With most other GUI tools using a data grid, you will need to spend time to adjust the width of column headers every time you open the program. In SQLyog, column widths are persistent across sessions and even across master/slave replicas of the same database.
The Result grid:
In this blog, we explored the many advantages offered by database administration tools — in particular, those provided by SQLyog. Its unique features include:
Session Restore, which recalls your previous session along with all the Query tabs, Query Builder tabs, Schema Designer tabs, and the History tab just the way they were before a sudden outage or application shut down.
Session Savepoints allow for the manual saving and restoring of sessions to any number of save point states.
Available in SQLyog Professional, Enterprise, and Ultimate editions, the Autocomplete feature displays suggestions for table, view, column, and routine names, along with their parameters.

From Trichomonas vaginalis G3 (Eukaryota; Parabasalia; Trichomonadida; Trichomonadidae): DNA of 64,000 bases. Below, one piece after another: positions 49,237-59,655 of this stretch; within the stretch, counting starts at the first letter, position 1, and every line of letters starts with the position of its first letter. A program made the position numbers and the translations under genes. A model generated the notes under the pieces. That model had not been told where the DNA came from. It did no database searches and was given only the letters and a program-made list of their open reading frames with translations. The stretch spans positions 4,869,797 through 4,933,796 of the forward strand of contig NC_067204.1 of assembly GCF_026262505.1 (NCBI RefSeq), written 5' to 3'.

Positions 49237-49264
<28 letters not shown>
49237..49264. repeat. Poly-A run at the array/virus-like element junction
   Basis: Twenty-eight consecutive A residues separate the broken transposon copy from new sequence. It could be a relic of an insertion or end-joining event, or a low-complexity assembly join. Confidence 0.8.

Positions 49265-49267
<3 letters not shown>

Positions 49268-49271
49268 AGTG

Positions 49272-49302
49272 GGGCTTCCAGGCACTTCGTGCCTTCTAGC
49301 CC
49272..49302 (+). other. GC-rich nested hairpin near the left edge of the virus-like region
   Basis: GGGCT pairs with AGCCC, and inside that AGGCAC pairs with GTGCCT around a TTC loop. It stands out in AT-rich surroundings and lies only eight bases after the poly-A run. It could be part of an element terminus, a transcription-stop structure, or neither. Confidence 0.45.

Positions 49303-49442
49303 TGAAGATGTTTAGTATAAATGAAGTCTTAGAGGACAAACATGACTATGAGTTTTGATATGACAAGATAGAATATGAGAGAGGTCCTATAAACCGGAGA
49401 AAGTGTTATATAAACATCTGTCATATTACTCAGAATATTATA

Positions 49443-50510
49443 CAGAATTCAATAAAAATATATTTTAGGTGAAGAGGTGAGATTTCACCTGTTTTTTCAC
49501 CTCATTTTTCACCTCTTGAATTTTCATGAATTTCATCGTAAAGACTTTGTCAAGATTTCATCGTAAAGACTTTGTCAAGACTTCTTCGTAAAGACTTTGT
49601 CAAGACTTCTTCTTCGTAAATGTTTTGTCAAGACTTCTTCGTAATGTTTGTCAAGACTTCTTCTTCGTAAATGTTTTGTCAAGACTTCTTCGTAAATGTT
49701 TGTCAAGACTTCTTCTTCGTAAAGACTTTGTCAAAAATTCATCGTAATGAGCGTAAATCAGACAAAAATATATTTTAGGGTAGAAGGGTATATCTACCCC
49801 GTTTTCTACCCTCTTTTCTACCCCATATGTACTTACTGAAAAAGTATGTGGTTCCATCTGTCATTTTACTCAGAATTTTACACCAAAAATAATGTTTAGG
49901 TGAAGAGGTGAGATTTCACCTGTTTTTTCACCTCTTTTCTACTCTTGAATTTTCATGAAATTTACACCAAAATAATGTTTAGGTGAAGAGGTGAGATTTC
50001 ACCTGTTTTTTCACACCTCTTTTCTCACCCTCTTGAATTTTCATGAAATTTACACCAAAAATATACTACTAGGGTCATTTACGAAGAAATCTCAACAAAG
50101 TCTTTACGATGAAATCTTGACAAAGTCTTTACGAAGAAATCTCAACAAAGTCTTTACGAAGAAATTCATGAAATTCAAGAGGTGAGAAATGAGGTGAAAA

It reduces the possibility of misspellings, so there is far less risk of accidentally executing incorrect queries and reaching erroneous conclusions.
Autocomplete works in four ways:
Whenever you type an object name followed by a period (.), a list of available child objects will pop up in a small window.
Highlighting a database in the Object Browser and typing in one or more characters in the editor pane will activate the tab key to act as an object iterator. For every press of the tab key, the autocomplete to iterate over all possible inputs that start with that character combination. Inputs are a combination of functions, keywords, and database objects from the selected database.
Similar to the tab key functionality, pressing the ctrl + enter key combination after typing one or more characters in the editor pane will bring up a small window containing a list of keywords and functions starting with that character combination.
Whenever the cursor is placed in the editor pane, pressing ctrl + space always opens a small window with a list of all possible keywords and functions.
Since version 6.5 Autocomplete supports table aliases and column aliases.
With most other GUI tools using a data grid, you will need to spend time to adjust the width of column headers every time you open the program. In SQLyog, column widths are persistent across session and even across master/slave replicas of the same database.
Opinions expressed by DZone contributors are their own.